In an ever competitive and challenging business environment you need your employees to be firing at all cylinders. But as you walk through the office you can’t help but notice the sea of disgruntled and uninterested faces. These unfortunately are the symptoms of low morale and if ignored, can have devastating implications on your business’s performance.
Lower productivity, higher turnover and minimal collaboration are just some of the many side effects of negative morale amongst any workforce. To contain the freefall and spark a positive change, you must think beyond financial incentives and packages. As they only create a monetary ‘exchange’ and do nothing to impact the personal satisfaction levels of employees. So here are a few cost-effective techniques which you can use to boost your employee’s morale without breaking the bank.
Show and give affection
In any situation, people will always give more when they see someone directly care or make an effort especially for them. It’s just human nature. In a working environment, they don’t have to be extravagant displays of affection rather simple touches. For example, knowing each employee’s birthday and on the day, offering them a sweet treat or getting a card to celebrate. If someone is getting married or having a baby, getting them a thoughtful gift to mark the special milestone in their life. On the surface, it may seem over-the-top but employees will not only appreciate it but remember the kind affection they have been given.
Support outside ambitions
Many people have ambitions to do things beyond their work that will have a meaningful impact. Employees often want to volunteer but between working, commuting and looking after their household – they just don’t have the luxury of spare time. As a business, you can generously support causes your employees are passionate about. Giving the authority to interested employee groups or certain departments to organise and develop a network of volunteer projects. Alternatively, offering each employee a few-fixed paid hours a month to pursue voluntary and charitable endeavours.
Lunch breaks are lunch breaks
Employees these days’ work under huge amounts of pressure and scrutiny, therefore fail to distinguish the line between working and breaks. They find themselves working through lunch and often not eating, to ensure their work is complete on time. By not taking breaks, employees are becoming more anxious and stressed. As the employer, it should be your responsibility to ensure the wellbeing of your employees. Have a policy where during the lunch hour, all employees must switch off their computers and do anything but work. Complementary to this – encourage walks, stretching exercises and eating away from the desk.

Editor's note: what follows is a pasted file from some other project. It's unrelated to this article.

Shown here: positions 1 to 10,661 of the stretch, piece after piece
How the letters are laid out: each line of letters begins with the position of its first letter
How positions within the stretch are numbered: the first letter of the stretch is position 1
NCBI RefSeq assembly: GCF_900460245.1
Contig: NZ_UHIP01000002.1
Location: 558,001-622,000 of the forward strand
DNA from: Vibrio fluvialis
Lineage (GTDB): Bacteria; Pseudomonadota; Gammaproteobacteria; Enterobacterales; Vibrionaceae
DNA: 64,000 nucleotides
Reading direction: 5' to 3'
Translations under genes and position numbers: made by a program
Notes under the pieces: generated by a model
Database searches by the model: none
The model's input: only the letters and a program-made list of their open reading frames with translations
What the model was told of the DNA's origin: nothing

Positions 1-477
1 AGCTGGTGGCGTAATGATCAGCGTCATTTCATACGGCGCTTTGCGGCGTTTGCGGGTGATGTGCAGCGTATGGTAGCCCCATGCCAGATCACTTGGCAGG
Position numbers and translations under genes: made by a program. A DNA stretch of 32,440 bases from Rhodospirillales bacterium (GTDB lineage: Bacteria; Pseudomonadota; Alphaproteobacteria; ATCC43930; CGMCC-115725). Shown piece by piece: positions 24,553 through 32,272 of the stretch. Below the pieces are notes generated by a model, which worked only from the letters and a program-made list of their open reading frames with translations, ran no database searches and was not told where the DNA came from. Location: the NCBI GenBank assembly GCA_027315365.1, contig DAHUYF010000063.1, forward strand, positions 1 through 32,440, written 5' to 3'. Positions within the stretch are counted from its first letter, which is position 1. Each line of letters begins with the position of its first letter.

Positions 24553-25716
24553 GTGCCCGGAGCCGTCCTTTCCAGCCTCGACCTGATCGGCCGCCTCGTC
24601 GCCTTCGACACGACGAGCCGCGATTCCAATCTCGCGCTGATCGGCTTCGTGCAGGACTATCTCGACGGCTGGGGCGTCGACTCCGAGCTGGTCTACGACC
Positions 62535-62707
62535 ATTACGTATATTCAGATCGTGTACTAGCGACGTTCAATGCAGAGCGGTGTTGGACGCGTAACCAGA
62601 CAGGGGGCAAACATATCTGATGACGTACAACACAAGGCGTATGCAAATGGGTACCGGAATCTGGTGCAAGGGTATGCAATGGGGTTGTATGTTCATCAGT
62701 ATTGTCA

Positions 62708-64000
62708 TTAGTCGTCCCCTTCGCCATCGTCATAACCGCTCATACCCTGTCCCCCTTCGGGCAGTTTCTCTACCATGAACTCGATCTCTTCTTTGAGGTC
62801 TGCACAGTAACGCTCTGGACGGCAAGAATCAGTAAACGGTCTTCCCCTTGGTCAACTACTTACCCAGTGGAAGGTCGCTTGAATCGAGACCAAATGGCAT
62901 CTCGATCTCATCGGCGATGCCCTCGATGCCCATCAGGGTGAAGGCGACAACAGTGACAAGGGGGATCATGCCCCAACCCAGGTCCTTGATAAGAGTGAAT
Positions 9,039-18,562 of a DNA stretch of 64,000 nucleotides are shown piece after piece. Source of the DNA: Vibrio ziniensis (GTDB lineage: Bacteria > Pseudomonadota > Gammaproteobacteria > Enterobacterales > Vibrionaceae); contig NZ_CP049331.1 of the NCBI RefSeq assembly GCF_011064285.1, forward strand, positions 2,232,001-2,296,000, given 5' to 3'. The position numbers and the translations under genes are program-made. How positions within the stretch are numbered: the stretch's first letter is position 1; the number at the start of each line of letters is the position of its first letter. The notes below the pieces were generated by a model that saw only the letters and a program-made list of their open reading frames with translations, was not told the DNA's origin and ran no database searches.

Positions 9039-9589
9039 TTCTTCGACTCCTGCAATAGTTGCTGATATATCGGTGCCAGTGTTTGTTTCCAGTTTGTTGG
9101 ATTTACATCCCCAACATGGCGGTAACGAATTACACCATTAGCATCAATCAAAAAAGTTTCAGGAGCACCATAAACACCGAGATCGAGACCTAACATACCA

No matter how many years of experience or education you have, if there is no communication or dialogue with employees than your wisdom alone is not going to be enough to drive the business forward. Each employee specialises in a certain role thus has a sound understanding of their function and activities within the business. However, they tend to be the most underutilised resource for knowledge and growth.
They have an opinion on what aspects of their role and the business in general can be improved for better results. Often having bright and innovative ideas, that you as the employer never even imagined or thought about. Talk to them!!! Schedule a meeting every so often and gain invaluable insights. In doing so, your business’s performance will not only be enhanced from the ideas implemented but will demonstrate to employees that you value their input. This will also indirectly increase their morale and confidence.
Transparency in motion
It’s common for those in senior positions within a company to restrict information about the business between themselves. Whilst it may seem justifiable to circulate information around the ‘trusted inner circle’, employees end up feeling like they are being left out. Their feelings are understandable, considering they are the ones who are consistently under the spotlight to deliver results. So, when information is not being fully translated to them, they think they are working with one hand tied.
By not being in the loop, employees end up gossiping and rotating rumours amongst each other. This creates worry, therefore detrimentally leads to lower focus and moral. To avoid this, update your employees on the current on-goings within the company – this doesn’t have to be face to face. Weekly e-newsletters and occasional emails are just a handful of convenient alternatives.
Vibrant office environment
The office environment does not have to be bland and boring. These sort of office spaces make employees feel like robots, who carry out monotonous tasks on a daily basis. More importantly, it does not create a favourable mood amongst employees. You want to create an office environment in which employees do not only enjoy but feel inspired and energised from. Bright colours, comfortable furniture, plants, pictures and nice lighting go a long way in achieving this. Talk to or survey your employees and find out what aspects or how they would ideally change the office to create a better as well as thriving environment for them. You don’t have to convert every idea into reality or break the bank but slight changes will have subtle positive impacts.